progress into the urinary system. From here several factors determine whether the infection progresses from the lower urinary tract . If untreated or associated with structural or functional abnormalities, infection may ascend and present as pyelonephritis or urosepsis. Frequent voiding driven by an increased fluid intake and urine output, has been shown to reduce the incidence of UTI (11,12). Emptying the bladder, including any residual volume every 4 to 6 hours has been associated with the fewest complications (13). Concomitant medical conditions such as chronic use of analgesics that interfere with bladder contractility, diabetes mellitus and neuropathic conditions such as spinal cord injury predispose to rUTI. Investigating urinary stasis involves a careful history and examination followed by focused pathology and imaging investigations. Flow rates, post void residuals, ultrasonography, and cystometrograms with urethral pressure profiles are often required for a diagnosis. It has been shown that as little as 20 mL of persistent urine is significant in the formation of recurrent symptomatic infections (14,15). Other findings such as high pressure bladders, refluxing or dilated ureters can point to a specific and surgically correctable diagnosis. Diagnosis and exclusion of non-infective cystitis It is worth noting that the simple act of cystoscopy with urine sample taken directly from the cystoscope has a higher yield than a mid-stream urine. In our institution, bladder washouts are performed routinely for such patients and many have bacteria isolated despite negative microscopy for red and white cells. This allows us to target a specific organism and to reassure the patient, who despite several “normal” mid-stream urine tests, have ongoing symptoms. The finding of high red cell count and white cell count alone does not always equate to a UTI. Our practice is to perform bladder biopsies on these patients. This is to provide a diagnosis, and help differentiate between infective and inflammatory causes of rUTI type symptoms. Our technique for a bladder washout is to first inspect the bladder and drain it. With a 60-mL catheter tip (Toomey) syringe, flush the bladder gently with 100 mL of normal saline, then aspirate and send for microscopy, culture and sensitivity . Foreign bodies Ureteric stents or erosive mesh or sutures can also act as a

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nidus for infection and re-infection after initial treatment. These can be removed endoscopically, reserving open or laparoscopic approaches to more complex cases. When laparoscopic or open procedures are required, interposition of tissue is recommended to reduce the potential risk of fistulae formation. Informed consent should also include consideration of the functional effects of removing the foreign body e.g., erosive mesh may be associated with recurrent stress incontinence. Urothelial malignancy Generally urothelial malignancy is treated by transurethral resection of the bladder tumour in the first instance. The tumour, like a foreign body may harbour bacteria and be recalcitrant to antibiotics. Typically, endoscopic resection will resolve the infective risk as the tumour is removed. Depending on patient and tumour factors, treatment may also involve post-operative intra-vesical immuno- or chemo-therapy. Fistulae These can occur throughout the entire genitourinary system; however, they are much more prevalent in the lower urinary tract. Fistulae occur following the disruption of normal tissue. Examples include direct invasion due to malignancy, post-surgical complications including prolapse and stress urinary incontinence procedures, and inflammatory conditions such as from radiation therapy or diverticular disease. In the developing world, obstetric trauma is the most common cause of fistulae. Urinary infection is one of the sequelae that may manifest in a spectrum of devastating complications. Common communications include vesico-vaginal (VVF), urethro-vaginal, or a colo-vesical fistula. Less common communications are uretero-vaginal and prostatorectal fistula. In most cases, biopsies are required to exclude malignancy, but in enteric fistulae this may be associated with colonic perforation and hence, care must be taken. Laparoscopic or open surgery is required to correct the abnormality, often in conjunction with the colorectal or gynaecological surgeon, depending on the site of the fistula. VVF may be managed either in the trans-vaginal or trans-abdominal approach. The fistula is usually circumscribed and excised. It is preferable that interposition of natural tissue be used. With a trans-vaginal approach, a Martius fat graft may be harvested, or in the trans-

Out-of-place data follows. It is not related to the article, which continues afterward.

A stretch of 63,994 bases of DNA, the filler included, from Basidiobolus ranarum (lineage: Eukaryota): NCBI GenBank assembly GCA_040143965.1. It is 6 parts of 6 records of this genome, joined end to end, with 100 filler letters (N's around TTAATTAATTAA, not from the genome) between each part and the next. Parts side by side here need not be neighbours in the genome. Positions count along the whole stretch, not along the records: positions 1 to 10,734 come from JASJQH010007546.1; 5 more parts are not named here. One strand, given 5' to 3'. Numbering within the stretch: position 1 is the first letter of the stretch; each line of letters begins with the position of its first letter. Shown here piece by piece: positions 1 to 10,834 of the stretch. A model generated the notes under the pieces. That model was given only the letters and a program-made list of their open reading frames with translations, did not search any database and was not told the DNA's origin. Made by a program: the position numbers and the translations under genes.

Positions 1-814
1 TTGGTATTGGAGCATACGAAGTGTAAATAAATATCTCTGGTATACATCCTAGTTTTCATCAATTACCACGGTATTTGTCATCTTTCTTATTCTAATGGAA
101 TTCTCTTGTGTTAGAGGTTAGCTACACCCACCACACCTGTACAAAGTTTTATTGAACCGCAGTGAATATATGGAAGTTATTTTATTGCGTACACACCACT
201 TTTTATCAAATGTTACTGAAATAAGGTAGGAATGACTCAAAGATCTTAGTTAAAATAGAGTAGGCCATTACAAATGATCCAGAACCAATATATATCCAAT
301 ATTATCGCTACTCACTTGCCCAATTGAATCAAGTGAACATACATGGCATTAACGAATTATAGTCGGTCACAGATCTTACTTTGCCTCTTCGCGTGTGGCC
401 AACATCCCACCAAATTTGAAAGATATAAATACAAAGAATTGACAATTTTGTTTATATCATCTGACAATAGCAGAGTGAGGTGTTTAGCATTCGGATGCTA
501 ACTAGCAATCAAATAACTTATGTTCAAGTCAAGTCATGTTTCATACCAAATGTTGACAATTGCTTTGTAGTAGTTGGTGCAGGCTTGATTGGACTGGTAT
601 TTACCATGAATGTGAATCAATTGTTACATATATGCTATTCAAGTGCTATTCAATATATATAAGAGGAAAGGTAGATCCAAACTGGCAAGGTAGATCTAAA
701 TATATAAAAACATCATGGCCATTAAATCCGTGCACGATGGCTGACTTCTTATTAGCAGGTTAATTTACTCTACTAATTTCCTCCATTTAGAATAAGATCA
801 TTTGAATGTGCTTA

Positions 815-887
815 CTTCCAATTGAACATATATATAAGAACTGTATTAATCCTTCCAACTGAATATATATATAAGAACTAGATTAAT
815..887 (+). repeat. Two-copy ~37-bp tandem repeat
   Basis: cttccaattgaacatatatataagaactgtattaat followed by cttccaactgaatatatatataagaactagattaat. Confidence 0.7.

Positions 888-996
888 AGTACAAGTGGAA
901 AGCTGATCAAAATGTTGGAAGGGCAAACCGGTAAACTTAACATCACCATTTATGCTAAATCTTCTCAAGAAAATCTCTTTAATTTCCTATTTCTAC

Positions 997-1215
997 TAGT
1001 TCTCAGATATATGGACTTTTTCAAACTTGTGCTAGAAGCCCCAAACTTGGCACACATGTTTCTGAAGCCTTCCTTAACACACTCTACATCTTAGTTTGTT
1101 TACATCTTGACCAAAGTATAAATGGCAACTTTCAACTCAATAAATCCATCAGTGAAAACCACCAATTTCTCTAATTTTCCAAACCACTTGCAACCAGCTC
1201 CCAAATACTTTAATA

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abdominal approach, the omentum is mobilised. Other options for interposition of tissue trans-abdominally include nearby peritoneum or xenogenous graft material. More complex cases may need interposition with a muscle flap (e.g., gracilis flap, rectus abdominis flap) and often will need the expertise of our Plastic Surgery colleagues. Major determinants of success include fistula size (

Surgical management of recurrent urinary tract infections: a review.

There are many causes of recurrent urinary tract infections (rUTI) which are amenable to surgical management. This usually follows a lengthy trial of ...